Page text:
Not a Slam Dunkin’

dunkin-logoLast week Dunkin’ Donuts renamed itself merely Dunkin’. They made a big deal about the name change which will become official in 2019. Here’s what their CEO said about the name change:

“Our new branding is one of many things we are doing as part of our blueprint for growth to modernize the Dunkin’ experience for our customers,” Dunkin’ Brands’ CEO and Dunkin’ U.S. President David Hoffmann said in a statement. “We believe our efforts to transform Dunkin’, while still embracing our incredible heritage, will keep our brand relevant for generations to come.”

Modernize the experience? Huh? Are they getting rid of old fashioned donuts?  When I heard the news, I thought to myself… What would my friend Bill Rosenberg have said if he were still alive?

Bill was the company founder. He opened his first coffee and doughnut shop, called the Open Kettle, in Quincy, MA in 1948. The name was changed to Dunkin’ Donuts two years later (that’s a real name change). Bill, along with Ray Kroc, are known as the fathers of franchising and Dunkin’ Donuts began on his franchising path in 1955. Dunkin’ Donuts was acquired in 1990 by the British conglomerate Allied Domecq. Today they are part of Dunkin’ Brands and according to their web site there are more than 11,300 Dunkin’ Donuts restaurants worldwide – with more than 8,500 restaurants in 41 states in the U.S.

bill rosenbergI met Bill 20 years ago and we became buddies. Where did we meet? At the Duke Diet & Fitness Center, ironically. Funny place for a couple of donut eaters to meet. Bill had a weight issue, as do I, and he was a frequent visitor. I was a “rookie” in 1998 as it was my first visit (of now 10 and counting). I was just 45 at the time but Bill was already 82, but in good shape.

We would walk daily for miles on the Al Buehler cross country trail in the Duke Forest. It is a 2.75 mile trail and can be extended with the extra loop. It is one of my favorite places in the world.

Bill would take me there and we’d walk every day during my 2 week visit. He’d talk, and I’d mostly listen. He was the smartest, feistiest businessperson I’ve ever met. And he was a character. He would say hello to every person we walked passed on the trail, but if you didn’t return his greeting he would mutter an obscenity.

Dunkin’ Donuts was Bill’s baby and his son had later come into the business as CEO and it was subsequently sold. I wasn’t 100% clear what his role was in the late 90s other than emeritus. I do remember him talking about their business issues—at the time opening joint units with sister company, Baskin-Robbins, was a key initiative. I thought it was a bad idea. He disagreed (It doesn’t make me smart, but I was right—rent sharing is not a business strategy).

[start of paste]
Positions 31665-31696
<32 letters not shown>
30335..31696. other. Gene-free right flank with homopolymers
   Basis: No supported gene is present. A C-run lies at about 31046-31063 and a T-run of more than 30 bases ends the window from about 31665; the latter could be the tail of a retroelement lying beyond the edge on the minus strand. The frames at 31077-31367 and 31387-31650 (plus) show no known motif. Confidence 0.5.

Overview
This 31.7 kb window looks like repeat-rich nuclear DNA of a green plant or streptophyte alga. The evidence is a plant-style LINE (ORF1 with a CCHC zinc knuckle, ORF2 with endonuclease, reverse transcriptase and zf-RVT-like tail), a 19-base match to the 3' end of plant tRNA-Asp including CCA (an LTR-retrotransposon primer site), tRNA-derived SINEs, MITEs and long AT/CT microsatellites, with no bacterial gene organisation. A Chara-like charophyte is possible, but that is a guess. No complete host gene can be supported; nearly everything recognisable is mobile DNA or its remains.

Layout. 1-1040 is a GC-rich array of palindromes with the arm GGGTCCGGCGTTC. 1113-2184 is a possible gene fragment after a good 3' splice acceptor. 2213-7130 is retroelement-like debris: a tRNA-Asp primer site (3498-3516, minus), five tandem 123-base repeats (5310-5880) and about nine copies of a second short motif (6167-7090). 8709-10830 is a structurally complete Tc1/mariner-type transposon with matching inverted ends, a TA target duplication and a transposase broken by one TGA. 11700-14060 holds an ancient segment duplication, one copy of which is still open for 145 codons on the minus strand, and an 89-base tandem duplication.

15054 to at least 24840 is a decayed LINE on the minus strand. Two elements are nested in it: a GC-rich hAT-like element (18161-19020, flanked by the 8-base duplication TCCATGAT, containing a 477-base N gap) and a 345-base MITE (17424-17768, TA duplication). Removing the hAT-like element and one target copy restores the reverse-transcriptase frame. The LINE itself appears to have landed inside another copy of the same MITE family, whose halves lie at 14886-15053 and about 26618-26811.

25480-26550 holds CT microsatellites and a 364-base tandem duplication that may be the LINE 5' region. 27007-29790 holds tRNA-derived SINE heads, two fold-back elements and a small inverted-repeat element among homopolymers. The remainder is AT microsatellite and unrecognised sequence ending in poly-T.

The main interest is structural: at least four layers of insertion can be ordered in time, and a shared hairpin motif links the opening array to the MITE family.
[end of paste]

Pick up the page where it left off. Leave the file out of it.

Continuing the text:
Dunkin’ Donuts had just moved away from their long time “Fred the Baker” campaign at that time. That was a big deal. Moving their communications focus away from just donuts proved to be a smart strategy. (BTW, doesn’t make the current name change smart).

“Fred the baker” became an advertising icon, was best known for his expression “Time to make the donuts!”. Fred was an early riser in that long running, award winning campaign which ran from 1981-1997 which ended just a few months before I met Bill. It was clear to me that Bill was nostalgic for Fred the baker and saw himself in Fred.  But Bill understood that the brand’s communications needed to evolve.

In my walks with Bill, I also asked Bill for advice about my own ad agency and my career and he gave me smart counsel. I took back papers Bill  wrote and shared it will the management team of my agency (alas I wish I still had them).

After my Duke visit, I would still see Bill on occasion when he would make his annual driving pilgrimage from Massachusetts to Florida. He and his wife, Annie would stop (with their dog Schottzi) in NJ enroute to FL We would meet and have dinner. I enjoyed seeing him when I could, and was sad when Bill passed away from cancer in 2002 at the age of 86.

I think I knew Bill well enough that he would have thought the name change was blasphemy.  From my perspective, while I am hardly as emotionally involved in the brand and I don’t think it‘s blasphemy, on the other hand I don’t think it’s smart. Dunkin’ Donuts is a great brand name. Why mess it up, even just to shorten it? Some have likened it to Weight Watchers name change to WW (Also a dumb idea). Or to IHOP brand “name change” which was merely a stunt designed to get attention. I give IHOP points for a clever idea. But changing the Dunkin’ Donuts name in eliminating Donuts, they are overthinking and seemed to be ashamed of what they are known for–donuts, key to their brand. I don’t like the name change.

If Bill were alive and was asked what he thought about the name change, I suspect he would have responded in the same way he did to those who did not return his hello greeting when we walked at Buehler Trail. I wish I could ask him.

More Strumings


  1. Mac McKeithen says:

    Great article, Lonny. Reminds me of some of the icons of marketing that I was fortunate to have met in my career. Most were very generous with their time and their wisdom. I learned a lot from them.

  2. Rich H says:

    Great comments as usual. Someone from the West Coast, Canada or overseas may never connect Dunkin to how we know them from those late night coffee and donuts after the Bars close.
    WW =Weight Watchers
    3M = Minnesota Mining & Manufacturing

    And wow a column with out a mention of the Yankees. You feeling OK?

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